Home » Who Will Lead Italy’s Women’s National Volleyball Team? Rumors & Speculations Heat Up

Who Will Lead Italy’s Women’s National Volleyball Team? Rumors & Speculations Heat Up

by WoV

The volleyball world is abuzz with the news of Davide Mazzanti parting ways with the Italian Federation. As expected, this has set the rumor mill in motion with speculations rife about who would take over the reins of the Italian women’s national team.

Davide Mazzanti – Photo: CEV

At the forefront of this highly prestigious and responsible role, we hear names of volleyball legends like Julio Velasco, currently leading UYBA in Serie A1, Giovanni Guidetti, the man behind Vakifbank and the Serbian national team, and Daniele Santarelli, the mind behind Conegliano’s success and the Turkish national side. But whispers in the corridors suggest that the Italian Federation might be eyeing some other bigwigs in world volleyball.

One of the key challenges that these potential candidates might face is a rule peculiar to the Italian federation. This rule stipulates that the coach of the national side can’t have dual responsibilities, meaning they can’t coach a club side while leading the national team. This demands a full-year commitment, which, for many, might be a deal-breaker. Italy stands as a dominant force in global volleyball. For such a formidable team, the primary choices matter less than selecting a leader with the charisma and authority to address current challenges. This leader must integrate crucial elements to unify the national team, aiming to reclaim their position at the pinnacle of world volleyball.

However, this rule has sparked significant discussion within the volleyball community, especially when considering regulations applied globally in volleyball. Is it right to restrict the national team’s head coach in this way? Some argue in favor of allowing a dual role, taking cues from countries where coaches successfully handle club and country duties. Names like Guidetti, Santarelli, and Heynen pop up as shining examples.

The crux of this debate boils down to a few factors:

  • The current state of the national team: is it a powerhouse or there’s a need for development from some initial or intermediate stages to higher ones?
  • Does the coach’s club commitment lie within the same country?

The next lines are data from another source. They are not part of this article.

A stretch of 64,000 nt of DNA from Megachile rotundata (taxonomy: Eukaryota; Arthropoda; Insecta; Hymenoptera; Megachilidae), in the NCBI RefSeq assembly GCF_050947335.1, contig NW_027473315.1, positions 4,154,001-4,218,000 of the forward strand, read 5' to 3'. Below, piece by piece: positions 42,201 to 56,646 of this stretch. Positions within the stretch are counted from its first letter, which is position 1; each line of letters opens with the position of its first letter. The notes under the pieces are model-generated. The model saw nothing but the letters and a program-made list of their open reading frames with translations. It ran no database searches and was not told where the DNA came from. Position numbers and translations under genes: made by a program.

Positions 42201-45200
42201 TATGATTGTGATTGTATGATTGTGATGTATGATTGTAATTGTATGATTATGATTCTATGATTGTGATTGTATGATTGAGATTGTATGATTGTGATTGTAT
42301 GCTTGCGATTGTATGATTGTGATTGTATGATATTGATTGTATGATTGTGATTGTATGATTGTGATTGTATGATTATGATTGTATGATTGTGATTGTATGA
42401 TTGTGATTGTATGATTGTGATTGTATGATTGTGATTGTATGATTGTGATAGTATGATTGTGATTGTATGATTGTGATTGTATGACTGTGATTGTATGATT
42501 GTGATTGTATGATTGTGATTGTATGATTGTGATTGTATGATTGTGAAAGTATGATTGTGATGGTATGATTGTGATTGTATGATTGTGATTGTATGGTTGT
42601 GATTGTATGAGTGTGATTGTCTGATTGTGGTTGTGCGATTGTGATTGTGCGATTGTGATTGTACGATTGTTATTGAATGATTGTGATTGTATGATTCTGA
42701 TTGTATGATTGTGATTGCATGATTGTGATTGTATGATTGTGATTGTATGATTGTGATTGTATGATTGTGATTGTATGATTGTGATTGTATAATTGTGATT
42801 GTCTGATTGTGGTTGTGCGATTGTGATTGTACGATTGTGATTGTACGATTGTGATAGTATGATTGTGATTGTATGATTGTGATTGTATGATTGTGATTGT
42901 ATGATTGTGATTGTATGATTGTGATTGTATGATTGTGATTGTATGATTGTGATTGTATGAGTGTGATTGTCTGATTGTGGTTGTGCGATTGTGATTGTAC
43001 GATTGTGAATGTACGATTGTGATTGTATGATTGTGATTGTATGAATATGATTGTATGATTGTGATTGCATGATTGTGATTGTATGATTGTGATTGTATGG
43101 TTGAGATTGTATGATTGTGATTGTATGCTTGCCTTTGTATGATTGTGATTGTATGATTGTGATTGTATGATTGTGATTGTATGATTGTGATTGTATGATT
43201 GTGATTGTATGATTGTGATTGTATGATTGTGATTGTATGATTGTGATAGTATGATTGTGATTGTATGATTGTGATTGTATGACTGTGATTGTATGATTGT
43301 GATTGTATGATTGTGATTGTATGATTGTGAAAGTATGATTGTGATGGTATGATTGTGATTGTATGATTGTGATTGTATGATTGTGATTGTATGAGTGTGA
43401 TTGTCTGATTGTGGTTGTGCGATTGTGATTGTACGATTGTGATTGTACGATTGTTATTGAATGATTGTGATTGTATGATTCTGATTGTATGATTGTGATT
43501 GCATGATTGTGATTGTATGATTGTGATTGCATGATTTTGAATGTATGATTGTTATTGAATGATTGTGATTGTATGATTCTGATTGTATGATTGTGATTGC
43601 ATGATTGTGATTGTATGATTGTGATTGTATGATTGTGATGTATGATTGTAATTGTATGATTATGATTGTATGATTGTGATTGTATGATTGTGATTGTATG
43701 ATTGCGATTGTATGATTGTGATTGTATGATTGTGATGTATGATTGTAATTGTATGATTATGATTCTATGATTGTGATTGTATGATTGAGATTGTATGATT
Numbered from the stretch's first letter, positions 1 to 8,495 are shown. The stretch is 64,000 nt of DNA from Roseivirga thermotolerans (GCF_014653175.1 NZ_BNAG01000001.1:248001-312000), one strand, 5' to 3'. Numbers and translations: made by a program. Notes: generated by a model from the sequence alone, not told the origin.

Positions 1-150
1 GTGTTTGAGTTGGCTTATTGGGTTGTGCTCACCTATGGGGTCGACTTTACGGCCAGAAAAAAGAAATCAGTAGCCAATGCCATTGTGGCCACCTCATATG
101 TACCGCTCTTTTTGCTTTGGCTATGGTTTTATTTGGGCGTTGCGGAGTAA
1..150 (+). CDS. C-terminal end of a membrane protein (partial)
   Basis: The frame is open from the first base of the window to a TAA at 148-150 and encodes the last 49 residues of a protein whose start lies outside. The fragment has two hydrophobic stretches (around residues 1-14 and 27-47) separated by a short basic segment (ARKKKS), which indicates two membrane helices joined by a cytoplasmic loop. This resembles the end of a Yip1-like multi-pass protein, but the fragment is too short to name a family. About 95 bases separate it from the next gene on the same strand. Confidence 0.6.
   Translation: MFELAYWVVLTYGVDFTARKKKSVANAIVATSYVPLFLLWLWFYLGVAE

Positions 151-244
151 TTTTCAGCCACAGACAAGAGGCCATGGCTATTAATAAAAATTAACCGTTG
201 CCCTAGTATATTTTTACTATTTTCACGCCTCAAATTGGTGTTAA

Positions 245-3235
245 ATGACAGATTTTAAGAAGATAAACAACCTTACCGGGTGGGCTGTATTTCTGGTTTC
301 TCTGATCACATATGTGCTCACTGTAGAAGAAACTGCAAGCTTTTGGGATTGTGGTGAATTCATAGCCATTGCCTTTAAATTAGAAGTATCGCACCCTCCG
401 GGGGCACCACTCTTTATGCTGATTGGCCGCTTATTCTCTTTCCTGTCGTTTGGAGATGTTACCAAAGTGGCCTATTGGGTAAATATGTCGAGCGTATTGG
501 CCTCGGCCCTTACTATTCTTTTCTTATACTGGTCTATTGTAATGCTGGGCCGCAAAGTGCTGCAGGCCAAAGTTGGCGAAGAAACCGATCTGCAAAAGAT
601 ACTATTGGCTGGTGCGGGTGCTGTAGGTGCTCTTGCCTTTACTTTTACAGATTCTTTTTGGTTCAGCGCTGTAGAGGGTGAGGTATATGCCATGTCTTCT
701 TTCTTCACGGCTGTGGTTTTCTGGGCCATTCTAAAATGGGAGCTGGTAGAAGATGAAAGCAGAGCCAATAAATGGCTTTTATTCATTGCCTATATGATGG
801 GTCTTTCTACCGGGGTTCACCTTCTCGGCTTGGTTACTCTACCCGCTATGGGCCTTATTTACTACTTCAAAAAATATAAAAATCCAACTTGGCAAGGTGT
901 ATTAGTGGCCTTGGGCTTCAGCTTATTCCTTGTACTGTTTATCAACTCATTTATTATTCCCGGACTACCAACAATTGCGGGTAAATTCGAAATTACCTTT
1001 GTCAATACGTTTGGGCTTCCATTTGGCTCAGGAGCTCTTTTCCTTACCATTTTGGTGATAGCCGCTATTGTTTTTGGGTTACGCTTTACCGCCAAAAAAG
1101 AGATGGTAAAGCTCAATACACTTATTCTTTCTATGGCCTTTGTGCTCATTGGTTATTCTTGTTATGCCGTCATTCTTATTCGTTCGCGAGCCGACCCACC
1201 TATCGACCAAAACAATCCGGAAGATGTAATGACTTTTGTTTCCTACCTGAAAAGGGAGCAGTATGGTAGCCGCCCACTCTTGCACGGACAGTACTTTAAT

• Does the national team need developing project, or is it looking for someone who can further amplify their existing strengths?

For instance, Santarelli’s mixed bag of experiences with Croatia, Serbia, and Turkey offers a great case study. While he faced challenges in Croatia, his tenure with Serbia and Turkey was laden with accolades. A notable difference was inheriting a formidable Serbian side that was already reigning world champions.

On the other end of the spectrum, there’s Giovanni Guidetti, who seems to defy all norms. His successful stints with the German, Netherlands and Turkish national teams while also handling club responsibilities are testament to his adaptability and unparalleled skills.

However, the stalwarts like Nikola Grbic and Gheorghe Crețu have shown that there’s no strict formula to success. Both chose to stay away from club commitments and led their respective national teams, Poland and Slovenia, to successes.

An interesting case is also that of the French women’s team. Their remarkable growth curve under the tutelage of Belgian maestro Émile Rousseaux stands as a testament to what undivided attention to a national side can achieve.

The continuous dedication to the national team throughout the year is undeniably challenging. Beyond coaching, it also entails monitoring potential team members and emerging talents, grasping development frameworks, and strategizing for future engagements.

The dilemma of whether to have a dual role could be simply resolved by changing the competition calendar, intertwining the club and national team seasons over 11 months. This would extend both seasons, allow better marketing activity, and eliminate the need for dual coaching positions.

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